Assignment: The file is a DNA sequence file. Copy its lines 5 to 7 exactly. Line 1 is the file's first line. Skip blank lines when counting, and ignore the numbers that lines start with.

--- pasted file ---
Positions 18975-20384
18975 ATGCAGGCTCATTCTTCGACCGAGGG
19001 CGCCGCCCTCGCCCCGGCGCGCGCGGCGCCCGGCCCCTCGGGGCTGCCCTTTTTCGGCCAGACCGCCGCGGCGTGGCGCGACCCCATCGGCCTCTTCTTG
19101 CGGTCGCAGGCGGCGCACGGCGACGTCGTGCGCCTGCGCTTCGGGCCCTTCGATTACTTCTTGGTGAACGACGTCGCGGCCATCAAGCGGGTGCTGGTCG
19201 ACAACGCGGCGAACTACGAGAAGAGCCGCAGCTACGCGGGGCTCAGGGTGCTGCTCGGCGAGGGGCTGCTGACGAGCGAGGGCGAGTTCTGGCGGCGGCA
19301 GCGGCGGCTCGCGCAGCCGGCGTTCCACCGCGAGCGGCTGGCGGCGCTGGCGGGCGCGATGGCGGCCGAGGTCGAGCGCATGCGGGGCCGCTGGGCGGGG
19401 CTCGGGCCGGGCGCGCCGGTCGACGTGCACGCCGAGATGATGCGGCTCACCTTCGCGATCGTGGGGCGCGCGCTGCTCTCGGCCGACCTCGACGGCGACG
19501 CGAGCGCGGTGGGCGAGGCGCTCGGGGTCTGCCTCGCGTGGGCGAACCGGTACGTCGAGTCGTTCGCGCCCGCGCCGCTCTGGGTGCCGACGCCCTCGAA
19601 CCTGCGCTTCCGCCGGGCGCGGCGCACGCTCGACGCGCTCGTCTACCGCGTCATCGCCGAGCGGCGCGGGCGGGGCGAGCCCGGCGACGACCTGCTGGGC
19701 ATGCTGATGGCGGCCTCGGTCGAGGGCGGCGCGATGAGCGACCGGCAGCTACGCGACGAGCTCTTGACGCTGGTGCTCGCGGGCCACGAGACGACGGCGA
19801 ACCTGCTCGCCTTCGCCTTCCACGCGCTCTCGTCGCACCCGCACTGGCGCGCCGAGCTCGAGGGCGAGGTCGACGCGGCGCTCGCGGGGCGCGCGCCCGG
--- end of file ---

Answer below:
19201 ACAACGCGGCGAACTACGAGAAGAGCCGCAGCTACGCGGGGCTCAGGGTGCTGCTCGGCGAGGGGCTGCTGACGAGCGAGGGCGAGTTCTGGCGGCGGCA
19301 GCGGCGGCTCGCGCAGCCGGCGTTCCACCGCGAGCGGCTGGCGGCGCTGGCGGGCGCGATGGCGGCCGAGGTCGAGCGCATGCGGGGCCGCTGGGCGGGG
19401 CTCGGGCCGGGCGCGCCGGTCGACGTGCACGCCGAGATGATGCGGCTCACCTTCGCGATCGTGGGGCGCGCGCTGCTCTCGGCCGACCTCGACGGCGACG